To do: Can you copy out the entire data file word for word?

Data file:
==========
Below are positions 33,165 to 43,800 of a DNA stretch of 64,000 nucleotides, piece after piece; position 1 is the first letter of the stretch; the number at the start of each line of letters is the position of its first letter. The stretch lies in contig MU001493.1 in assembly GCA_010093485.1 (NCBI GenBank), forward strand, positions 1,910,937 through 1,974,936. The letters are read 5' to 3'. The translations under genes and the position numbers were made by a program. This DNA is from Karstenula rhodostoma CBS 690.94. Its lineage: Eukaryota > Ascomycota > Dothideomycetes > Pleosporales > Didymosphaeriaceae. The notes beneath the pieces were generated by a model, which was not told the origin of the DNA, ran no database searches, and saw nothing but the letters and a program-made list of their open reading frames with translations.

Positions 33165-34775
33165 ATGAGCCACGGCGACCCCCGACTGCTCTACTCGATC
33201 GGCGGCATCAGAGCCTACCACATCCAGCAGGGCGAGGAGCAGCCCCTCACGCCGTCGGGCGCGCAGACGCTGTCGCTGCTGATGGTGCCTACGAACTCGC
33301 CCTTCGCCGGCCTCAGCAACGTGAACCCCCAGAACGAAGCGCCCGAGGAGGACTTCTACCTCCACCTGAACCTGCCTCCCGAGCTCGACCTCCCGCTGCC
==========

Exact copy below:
Below are positions 33,165 to 43,800 of a DNA stretch of 64,000 nucleotides, piece after piece; position 1 is the first letter of the stretch; the number at the start of each line of letters is the position of its first letter. The stretch lies in contig MU001493.1 in assembly GCA_010093485.1 (NCBI GenBank), forward strand, positions 1,910,937 through 1,974,936. The letters are read 5' to 3'. The translations under genes and the position numbers were made by a program. This DNA is from Karstenula rhodostoma CBS 690.94. Its lineage: Eukaryota > Ascomycota > Dothideomycetes > Pleosporales > Didymosphaeriaceae. The notes beneath the pieces were generated by a model, which was not told the origin of the DNA, ran no database searches, and saw nothing but the letters and a program-made list of their open reading frames with translations.

Positions 33165-34775
33165 ATGAGCCACGGCGACCCCCGACTGCTCTACTCGATC
33201 GGCGGCATCAGAGCCTACCACATCCAGCAGGGCGAGGAGCAGCCCCTCACGCCGTCGGGCGCGCAGACGCTGTCGCTGCTGATGGTGCCTACGAACTCGC
33301 CCTTCGCCGGCCTCAGCAACGTGAACCCCCAGAACGAAGCGCCCGAGGAGGACTTCTACCTCCACCTGAACCTGCCTCCCGAGCTCGACCTCCCGCTGCC